Published in

American Association of Immunologists, The Journal of Immunology, 1(198), p. 102-109, 2017

DOI: 10.4049/jimmunol.1601182



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T and B Cell Markers in Dried Blood Spots of Neonates with Congenital Cytomegalovirus Infection: B Cell Numbers at Birth Are Associated with Long-Term Outcomes

This paper is made freely available by the publisher.
This paper is made freely available by the publisher.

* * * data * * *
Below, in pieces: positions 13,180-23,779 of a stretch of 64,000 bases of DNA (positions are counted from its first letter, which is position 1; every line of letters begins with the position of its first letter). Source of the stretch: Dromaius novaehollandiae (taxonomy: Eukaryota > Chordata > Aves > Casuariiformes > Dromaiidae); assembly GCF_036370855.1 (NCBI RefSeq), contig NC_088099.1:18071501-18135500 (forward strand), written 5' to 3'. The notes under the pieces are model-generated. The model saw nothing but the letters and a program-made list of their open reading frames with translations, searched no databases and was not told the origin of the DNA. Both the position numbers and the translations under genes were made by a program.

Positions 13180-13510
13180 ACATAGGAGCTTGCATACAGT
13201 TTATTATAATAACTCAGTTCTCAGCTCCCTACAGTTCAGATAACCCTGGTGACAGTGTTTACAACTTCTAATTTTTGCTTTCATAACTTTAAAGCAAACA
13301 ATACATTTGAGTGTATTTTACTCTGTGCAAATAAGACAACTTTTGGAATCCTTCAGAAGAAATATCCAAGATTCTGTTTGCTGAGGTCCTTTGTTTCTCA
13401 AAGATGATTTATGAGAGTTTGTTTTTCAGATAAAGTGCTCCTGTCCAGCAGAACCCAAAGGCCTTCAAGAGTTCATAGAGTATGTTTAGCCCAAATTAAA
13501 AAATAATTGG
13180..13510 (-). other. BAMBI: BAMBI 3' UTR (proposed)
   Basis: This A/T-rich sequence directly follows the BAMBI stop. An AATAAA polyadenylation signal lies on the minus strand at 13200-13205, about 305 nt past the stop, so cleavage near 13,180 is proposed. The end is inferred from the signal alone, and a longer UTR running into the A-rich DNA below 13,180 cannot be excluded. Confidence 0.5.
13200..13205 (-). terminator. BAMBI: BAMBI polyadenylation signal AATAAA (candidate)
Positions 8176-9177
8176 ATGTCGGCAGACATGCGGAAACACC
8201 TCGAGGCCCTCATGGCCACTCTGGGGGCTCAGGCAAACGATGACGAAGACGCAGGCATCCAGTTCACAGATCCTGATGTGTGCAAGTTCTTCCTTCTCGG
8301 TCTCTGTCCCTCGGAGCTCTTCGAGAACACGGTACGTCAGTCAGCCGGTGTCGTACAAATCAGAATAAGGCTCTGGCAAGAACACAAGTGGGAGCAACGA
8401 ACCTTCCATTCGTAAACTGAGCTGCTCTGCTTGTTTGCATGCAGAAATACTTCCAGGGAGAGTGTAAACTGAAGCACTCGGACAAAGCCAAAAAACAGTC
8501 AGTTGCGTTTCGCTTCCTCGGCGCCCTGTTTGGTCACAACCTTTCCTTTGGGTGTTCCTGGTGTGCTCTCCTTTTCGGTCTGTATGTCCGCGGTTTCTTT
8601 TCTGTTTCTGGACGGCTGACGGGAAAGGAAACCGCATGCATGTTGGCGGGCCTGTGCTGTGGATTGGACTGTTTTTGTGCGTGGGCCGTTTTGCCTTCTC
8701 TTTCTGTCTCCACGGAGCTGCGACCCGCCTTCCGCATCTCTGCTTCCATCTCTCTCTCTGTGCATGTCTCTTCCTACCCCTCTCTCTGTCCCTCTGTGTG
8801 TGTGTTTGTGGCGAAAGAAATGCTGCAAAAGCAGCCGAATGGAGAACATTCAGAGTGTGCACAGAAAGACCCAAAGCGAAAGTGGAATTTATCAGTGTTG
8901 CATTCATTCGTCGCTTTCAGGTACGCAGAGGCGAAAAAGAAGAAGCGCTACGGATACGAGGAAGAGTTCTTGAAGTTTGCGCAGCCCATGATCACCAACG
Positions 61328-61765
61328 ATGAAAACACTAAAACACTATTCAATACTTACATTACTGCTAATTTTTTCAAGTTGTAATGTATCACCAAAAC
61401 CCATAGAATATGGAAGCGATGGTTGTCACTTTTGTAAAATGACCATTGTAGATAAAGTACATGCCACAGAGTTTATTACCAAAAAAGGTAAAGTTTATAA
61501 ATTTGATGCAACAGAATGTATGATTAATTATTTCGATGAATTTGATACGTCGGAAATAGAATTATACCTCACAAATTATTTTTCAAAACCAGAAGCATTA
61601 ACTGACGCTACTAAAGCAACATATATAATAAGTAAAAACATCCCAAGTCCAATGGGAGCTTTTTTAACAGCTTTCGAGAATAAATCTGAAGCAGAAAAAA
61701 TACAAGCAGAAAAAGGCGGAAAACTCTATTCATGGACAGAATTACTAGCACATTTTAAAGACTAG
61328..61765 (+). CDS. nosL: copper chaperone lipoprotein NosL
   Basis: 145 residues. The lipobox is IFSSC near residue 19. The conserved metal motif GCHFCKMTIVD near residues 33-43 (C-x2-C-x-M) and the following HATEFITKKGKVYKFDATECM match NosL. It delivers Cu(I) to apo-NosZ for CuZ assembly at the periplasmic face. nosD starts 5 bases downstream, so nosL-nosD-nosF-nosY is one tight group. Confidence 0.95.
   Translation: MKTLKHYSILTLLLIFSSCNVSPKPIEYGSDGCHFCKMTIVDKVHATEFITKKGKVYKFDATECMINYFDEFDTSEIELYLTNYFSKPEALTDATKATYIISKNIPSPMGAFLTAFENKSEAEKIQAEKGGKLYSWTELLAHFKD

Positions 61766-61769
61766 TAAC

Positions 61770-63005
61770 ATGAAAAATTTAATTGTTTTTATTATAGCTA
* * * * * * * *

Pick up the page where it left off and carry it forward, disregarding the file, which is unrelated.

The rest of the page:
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Abstract Congenital CMV infection (cCMV) is the most common congenital infection that can cause long-term impairment (LTI). The pathogenesis of LTI is not completely understood. Fetal immunity may play a role in controlling the infection and preventing LTI, although immune activation may also contribute to fetal immunopathology. In this study, we analyzed various molecular markers of T and B cell numbers in neonatal dried blood spots of 99 children with cCMV and 54 children without cCMV: δRec-ψJα signal joints on TCR excision circles, intron recombination signal sequence k-deleting element signal joints on Igκ-deleting recombination excision circles, genomic intron recombination signal sequence k-deleting element coding joint, genomic Vδ1-Jδ1, and Vδ2-Jδ1 rearrangements. Of this cohort, clinical symptoms at birth and LTI at 6 y of age were recorded. Neonates with cCMV had fewer TCR excision circles in their blood than non-infected controls. Furthermore, cCMV infection was associated with increased numbers of γδ T cells and B cells, and these numbers were positively correlated with CMV viral load in the dried blood spots. Infected children with a better long-term outcome had higher numbers of B cells at birth than those who developed LTI; no difference in B cell replication was observed. The potential protective role of B cells in controlling cCMV-related disease and the clinical value of this marker as a predictor of long-term outcome merit further evaluation.